A new budget UK supermarket brand launched by Tesco has pledged to stock its shelves almost exclusively with British produce.
The stores will be named after Tesco founder, Jack Cohen with advertising that boasts that "every drop of milk is British".
Jack’s aims to bring customers great-tasting food at the lowest possible prices, with 8 out of 10 food and drink products grown, reared or made in Britain.
The launch of Jack’s is part of Tesco’s centenary celebrations which will see the business mark 100 years of serving British shoppers.
In addition to its own brand, Jack’s will also stock some familiar grocery brands and a range of general merchandise on a “When it’s gone, it’s gone” basis.
Jack’s will operate a no-frills low-cost business model that is designed to keep costs low and prices down.
Dave Lewis, Tesco Group chief executive, said: “Jack Cohen championed value for customers and changed the face of British shopping. He’s an inspiration for all of us and that same spirit still drives Tesco now.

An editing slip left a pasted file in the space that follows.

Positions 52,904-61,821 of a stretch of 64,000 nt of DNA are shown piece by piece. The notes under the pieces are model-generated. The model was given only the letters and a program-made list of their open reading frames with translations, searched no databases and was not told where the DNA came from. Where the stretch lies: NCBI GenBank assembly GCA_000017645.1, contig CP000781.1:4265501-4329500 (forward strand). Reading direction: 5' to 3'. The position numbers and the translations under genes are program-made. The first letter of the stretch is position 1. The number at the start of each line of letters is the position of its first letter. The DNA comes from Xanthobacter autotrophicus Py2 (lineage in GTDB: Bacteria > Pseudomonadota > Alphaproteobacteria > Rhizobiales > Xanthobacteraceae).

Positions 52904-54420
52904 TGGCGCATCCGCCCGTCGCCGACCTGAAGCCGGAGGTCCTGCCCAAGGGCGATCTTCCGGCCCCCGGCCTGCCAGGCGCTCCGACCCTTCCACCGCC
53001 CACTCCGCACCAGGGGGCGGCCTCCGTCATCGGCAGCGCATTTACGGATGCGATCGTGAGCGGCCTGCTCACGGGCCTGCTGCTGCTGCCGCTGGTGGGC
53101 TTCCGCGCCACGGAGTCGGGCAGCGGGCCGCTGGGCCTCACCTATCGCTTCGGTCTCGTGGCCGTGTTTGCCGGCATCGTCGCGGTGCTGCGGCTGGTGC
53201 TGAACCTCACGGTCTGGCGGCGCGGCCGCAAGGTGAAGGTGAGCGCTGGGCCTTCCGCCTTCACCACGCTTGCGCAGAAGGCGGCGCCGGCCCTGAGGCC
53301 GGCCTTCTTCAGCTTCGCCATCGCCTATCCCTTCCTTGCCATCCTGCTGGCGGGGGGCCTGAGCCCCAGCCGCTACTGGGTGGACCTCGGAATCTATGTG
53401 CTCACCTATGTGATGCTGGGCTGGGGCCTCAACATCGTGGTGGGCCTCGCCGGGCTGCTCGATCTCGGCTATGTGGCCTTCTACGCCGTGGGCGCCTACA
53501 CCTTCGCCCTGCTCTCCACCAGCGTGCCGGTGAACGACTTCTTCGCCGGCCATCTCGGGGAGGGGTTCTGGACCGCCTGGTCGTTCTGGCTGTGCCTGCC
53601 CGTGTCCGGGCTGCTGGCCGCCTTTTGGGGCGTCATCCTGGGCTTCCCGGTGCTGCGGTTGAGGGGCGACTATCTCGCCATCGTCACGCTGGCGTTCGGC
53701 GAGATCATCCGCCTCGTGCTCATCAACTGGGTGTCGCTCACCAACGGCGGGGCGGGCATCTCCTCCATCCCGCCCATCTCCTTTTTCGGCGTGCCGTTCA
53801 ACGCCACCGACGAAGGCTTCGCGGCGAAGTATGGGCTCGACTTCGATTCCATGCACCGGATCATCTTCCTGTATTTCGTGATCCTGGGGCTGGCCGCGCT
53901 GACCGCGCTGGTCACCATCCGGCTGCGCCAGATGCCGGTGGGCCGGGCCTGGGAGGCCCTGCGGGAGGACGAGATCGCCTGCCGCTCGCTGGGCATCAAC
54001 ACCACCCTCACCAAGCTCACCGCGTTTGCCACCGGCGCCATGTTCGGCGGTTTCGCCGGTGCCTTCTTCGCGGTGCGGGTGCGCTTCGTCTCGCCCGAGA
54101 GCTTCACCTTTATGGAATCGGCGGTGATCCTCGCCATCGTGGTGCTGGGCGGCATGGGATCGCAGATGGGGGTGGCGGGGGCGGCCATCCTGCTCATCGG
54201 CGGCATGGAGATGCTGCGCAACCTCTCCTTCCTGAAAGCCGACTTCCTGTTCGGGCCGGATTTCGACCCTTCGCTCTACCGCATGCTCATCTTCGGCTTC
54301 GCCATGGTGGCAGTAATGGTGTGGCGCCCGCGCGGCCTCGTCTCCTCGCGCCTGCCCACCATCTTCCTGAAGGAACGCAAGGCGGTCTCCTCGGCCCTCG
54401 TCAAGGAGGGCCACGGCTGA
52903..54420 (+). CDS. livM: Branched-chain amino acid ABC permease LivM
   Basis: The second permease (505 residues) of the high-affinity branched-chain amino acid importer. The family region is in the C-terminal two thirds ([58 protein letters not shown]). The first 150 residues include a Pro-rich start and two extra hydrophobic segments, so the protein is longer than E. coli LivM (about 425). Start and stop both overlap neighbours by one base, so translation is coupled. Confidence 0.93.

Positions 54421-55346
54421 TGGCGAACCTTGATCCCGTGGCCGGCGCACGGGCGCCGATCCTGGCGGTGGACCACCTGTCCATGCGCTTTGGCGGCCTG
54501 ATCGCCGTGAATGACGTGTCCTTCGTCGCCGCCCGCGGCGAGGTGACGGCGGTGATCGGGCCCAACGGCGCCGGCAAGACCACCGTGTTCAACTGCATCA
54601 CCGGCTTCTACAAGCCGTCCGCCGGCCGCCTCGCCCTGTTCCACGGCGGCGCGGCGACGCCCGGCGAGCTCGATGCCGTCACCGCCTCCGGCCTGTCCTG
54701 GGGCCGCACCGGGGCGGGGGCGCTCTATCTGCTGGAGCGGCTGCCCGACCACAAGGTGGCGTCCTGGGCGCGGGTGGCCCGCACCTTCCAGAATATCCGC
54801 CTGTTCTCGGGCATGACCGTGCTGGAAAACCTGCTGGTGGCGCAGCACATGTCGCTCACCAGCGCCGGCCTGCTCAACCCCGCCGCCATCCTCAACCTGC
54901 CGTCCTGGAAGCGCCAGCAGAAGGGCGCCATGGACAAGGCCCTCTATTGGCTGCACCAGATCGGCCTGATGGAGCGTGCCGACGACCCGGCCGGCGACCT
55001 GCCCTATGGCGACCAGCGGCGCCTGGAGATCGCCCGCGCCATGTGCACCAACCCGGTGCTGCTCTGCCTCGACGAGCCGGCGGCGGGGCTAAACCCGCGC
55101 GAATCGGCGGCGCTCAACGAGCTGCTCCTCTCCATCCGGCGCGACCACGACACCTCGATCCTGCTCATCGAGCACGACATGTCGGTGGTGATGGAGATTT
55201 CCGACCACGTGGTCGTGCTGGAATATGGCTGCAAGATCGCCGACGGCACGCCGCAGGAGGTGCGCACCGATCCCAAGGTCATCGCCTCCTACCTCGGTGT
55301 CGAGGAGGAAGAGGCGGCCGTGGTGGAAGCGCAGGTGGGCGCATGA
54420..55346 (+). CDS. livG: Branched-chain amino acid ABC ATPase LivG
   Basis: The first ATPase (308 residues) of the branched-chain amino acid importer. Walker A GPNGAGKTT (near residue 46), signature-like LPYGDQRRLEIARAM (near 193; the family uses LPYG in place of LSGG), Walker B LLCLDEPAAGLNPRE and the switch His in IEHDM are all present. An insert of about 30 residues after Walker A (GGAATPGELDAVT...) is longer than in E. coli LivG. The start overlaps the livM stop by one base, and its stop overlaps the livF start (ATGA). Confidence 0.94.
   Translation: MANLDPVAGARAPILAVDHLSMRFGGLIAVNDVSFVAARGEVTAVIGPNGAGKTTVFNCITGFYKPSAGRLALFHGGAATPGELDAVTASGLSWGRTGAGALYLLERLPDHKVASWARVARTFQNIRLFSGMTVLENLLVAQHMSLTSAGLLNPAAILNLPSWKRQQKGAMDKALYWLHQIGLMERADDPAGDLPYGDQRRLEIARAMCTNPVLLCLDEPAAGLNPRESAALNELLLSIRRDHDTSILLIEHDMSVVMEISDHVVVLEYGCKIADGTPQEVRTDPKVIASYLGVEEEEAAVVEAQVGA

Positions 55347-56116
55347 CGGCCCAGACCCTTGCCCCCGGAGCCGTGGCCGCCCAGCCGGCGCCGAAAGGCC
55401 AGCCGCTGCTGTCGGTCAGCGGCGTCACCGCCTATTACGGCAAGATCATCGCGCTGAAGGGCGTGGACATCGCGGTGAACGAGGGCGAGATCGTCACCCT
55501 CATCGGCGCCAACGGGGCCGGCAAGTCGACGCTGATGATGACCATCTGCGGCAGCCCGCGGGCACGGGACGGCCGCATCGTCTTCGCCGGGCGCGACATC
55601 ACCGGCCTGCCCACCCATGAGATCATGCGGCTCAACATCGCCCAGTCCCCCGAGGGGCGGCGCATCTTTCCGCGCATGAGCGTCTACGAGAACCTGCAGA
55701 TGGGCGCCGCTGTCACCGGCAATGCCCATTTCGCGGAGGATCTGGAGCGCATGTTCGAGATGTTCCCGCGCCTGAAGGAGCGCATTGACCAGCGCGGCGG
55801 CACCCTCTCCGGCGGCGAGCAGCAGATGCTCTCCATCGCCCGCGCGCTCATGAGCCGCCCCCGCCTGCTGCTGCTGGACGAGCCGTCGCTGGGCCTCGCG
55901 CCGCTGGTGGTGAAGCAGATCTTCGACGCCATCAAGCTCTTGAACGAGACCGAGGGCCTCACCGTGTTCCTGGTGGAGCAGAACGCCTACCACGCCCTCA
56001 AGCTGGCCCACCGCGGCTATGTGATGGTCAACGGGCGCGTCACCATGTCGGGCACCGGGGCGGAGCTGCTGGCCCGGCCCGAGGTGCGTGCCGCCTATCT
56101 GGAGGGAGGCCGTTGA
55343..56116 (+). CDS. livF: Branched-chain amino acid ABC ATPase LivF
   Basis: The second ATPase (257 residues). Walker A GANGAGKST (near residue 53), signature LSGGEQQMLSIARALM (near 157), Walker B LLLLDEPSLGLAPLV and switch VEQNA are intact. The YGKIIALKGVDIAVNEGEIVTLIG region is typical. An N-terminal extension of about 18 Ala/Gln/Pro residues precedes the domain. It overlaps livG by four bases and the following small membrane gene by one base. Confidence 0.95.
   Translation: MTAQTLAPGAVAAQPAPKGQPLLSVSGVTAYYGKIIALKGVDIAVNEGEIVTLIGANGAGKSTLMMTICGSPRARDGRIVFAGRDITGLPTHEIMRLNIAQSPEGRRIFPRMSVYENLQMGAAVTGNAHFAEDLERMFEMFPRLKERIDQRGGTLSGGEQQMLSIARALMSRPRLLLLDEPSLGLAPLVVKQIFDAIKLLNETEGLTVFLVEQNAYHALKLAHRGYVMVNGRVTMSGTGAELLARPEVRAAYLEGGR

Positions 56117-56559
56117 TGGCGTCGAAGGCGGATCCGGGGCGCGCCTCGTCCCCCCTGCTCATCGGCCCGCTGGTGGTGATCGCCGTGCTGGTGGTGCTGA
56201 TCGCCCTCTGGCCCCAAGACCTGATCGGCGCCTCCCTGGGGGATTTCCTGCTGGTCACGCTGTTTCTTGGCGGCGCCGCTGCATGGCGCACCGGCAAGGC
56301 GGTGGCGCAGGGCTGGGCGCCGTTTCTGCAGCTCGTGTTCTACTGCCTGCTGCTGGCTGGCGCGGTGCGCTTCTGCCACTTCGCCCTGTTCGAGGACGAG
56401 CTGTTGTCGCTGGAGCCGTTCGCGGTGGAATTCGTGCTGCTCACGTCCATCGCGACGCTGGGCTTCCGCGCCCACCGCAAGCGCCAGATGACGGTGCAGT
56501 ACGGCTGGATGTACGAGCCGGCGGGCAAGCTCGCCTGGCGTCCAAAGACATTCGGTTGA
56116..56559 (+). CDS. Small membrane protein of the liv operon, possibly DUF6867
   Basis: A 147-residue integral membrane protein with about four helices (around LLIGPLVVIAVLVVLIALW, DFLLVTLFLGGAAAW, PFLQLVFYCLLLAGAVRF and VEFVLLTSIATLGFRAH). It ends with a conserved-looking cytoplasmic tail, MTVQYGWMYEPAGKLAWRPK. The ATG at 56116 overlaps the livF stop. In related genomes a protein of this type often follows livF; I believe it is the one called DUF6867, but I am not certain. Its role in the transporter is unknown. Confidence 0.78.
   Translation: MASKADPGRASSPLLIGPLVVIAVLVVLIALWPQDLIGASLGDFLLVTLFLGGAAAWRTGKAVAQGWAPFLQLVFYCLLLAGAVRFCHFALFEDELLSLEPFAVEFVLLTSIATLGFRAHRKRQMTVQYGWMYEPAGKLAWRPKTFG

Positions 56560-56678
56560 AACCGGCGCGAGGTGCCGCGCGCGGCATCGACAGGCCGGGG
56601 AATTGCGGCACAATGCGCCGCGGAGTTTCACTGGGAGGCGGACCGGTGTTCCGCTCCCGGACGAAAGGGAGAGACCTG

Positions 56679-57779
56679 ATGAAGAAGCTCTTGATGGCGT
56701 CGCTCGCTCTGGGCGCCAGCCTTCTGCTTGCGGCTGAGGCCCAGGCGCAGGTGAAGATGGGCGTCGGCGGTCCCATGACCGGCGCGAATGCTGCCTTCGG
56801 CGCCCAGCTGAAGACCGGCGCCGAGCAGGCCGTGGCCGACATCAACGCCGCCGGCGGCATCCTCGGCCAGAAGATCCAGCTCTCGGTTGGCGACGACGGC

“It’s fitting that we mark the beginning of Tesco’s celebration of 100 years of great value by launching a new brand, and stores bearing his name: Jack’s. Great tasting food at the lowest possible prices with 8 out of 10 products grown, reared or made in Britain.”
Over the next six months, Tesco will launch 10-15 Jack’s stores in the UK.
The first two stores will open on 20th September in Chatteris, Cambridgeshire and Immingham, Lincolnshire, on sites which make use of excess Tesco space.
The stores to follow will include a mix of entirely new sites, sites adjacent to existing Tesco stores, and a small number of converted Tesco stores.
However, while the news to stock local produce has been welcomed, caution has been aired regarding the low price aspect.
National Farmers' Union (NFU) Scotland president Andrew McCornick said: “It is important that Tesco follow this announcement with vital reassurances to farmers, crofters, growers and other food suppliers that they are committed to sustainable long-term relationships which drive investment and profitability across the supply chain.
“If Jack’s is to be a competitor to Aldi and Lidl then we need to see an equally strong commitment to Scottish produce, across all categories.
“Jack’s is yet another example of retailers driving down the cost of food and drink in our country. While it is vitally important that people across Scotland have access to affordable quality food, it is also important that those who can afford to pay more choose to support premium Scottish products and brands where possible in order to secure future self-sufficiency of food."